Offshore water quality deteriorates

By Sun Xiaohua (China Daily)
Updated: 2007-08-04 08:55

Increasing land-to-sea pollutants have led to further deterioration of offshore water quality.

The State Oceanic Administration (SOA) released a report on seawater quality for the first six months of this year on Friday in Beijing.

The report was based on more than 500 pollution outlets monitored by the SOA. About 77 percent of the outlets were discharging more pollutants than permitted, 18 percent more compared to last year.

The SOA report showed that every day 9,230 tons of land-sourced pollutants are pumped into offshore seawater, an increase of 6.7 percent over last year.

The pollutants were mostly chemical oxygen demands (COD), suspended matter, phosphate, ammonia and nitrogen.

The report covered more than 790 sq km of sea of which 453 sq km, 58 percent, was deemed to be bad, or seriously bad - not suitable for aqua farming, sea bathing, entertainment, or marine resources development projects.

"The surveillance is incomplete, in that it is not real-time, so the de facto seawater quality might be even worse than what the report says," Li Xiaoming, director of the marine environmental protection department of the SOA, said.

Improper distribution of pollution outlets is another problem, SOA spokesman, Li Chunxian, said.

Only 11 percent of waste had been discharged in designated areas while about 42 percent went into sea fishery farms. Others went into harbor areas and marine natural reserves.

Li Chunxian said that pollutants in the aqua farming areas led to further worsening of over-nutrition in the waters, however, it did not pose a threat to seafood security.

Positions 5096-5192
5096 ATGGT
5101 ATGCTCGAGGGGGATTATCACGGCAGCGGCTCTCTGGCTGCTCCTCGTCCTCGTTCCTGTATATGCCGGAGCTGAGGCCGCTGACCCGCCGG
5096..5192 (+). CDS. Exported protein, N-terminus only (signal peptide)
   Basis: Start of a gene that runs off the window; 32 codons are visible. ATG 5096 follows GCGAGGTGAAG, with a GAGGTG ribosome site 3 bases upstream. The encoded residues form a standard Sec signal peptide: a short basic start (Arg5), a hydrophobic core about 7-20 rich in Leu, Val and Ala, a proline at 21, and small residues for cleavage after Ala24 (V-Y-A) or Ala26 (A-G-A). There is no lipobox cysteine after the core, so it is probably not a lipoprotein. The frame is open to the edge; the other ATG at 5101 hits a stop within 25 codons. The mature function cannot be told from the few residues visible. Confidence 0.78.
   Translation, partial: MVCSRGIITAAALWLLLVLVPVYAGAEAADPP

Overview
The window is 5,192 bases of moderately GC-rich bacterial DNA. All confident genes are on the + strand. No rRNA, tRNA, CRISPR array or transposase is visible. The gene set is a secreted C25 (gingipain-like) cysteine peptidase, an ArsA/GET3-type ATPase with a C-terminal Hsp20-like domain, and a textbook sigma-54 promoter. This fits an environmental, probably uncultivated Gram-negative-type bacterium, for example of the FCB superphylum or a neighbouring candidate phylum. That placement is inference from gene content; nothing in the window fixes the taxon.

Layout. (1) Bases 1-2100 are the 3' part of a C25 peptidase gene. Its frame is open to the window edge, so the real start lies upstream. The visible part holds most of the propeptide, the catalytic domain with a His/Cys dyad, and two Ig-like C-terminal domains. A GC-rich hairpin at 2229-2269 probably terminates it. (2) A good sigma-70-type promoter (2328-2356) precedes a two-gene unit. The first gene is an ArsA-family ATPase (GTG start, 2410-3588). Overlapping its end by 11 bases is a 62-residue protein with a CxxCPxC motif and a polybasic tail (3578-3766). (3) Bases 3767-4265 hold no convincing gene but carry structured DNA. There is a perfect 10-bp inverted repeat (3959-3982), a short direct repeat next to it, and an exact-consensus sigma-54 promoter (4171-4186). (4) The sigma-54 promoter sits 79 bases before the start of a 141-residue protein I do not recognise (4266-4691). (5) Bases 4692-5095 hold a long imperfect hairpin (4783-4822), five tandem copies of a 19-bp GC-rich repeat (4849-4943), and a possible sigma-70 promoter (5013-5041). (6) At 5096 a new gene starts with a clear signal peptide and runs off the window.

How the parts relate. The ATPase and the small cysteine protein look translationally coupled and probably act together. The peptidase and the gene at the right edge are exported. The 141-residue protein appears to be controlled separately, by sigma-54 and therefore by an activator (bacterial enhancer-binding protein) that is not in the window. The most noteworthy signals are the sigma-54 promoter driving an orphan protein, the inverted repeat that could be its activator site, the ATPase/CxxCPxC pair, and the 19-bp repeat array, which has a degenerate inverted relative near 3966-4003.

The SOA inspection showed that 35 percent of sea fishery farms were suitable for cultivation. The rest were relatively suitable.

Lin Shanqing, deputy director of the marine environmental protection department, said the improper distribution of pollution discharge outlets had a historical reason.

Although the country had begun to enforce its marine zoning management regulations, the outlet distribution map could not be improved in the short term.

Li Xiaoming said that reducing sea pollution needs the joint efforts of multiple departments, like the Ministry of Water Resources, Ministry of Construction and the State Environmental Protection Administration.

"Although the country had set a target of cutting 10 percent of pollution by 2010 from the level in 2005, a grace period is still needed," Li Xiaoming said. "Related departments have to work together."

Lin said the SOA will strengthen its monitoring of seawater quality and tighten the approvals of new marine projects.

Zhan Xiuwen, a professor at the marine environmental monitoring center, said: "It is not enough for each outlet to release the amount of pollutants permitted in order to improve sea water quality. China must control the total amount of pollutants into the sea."

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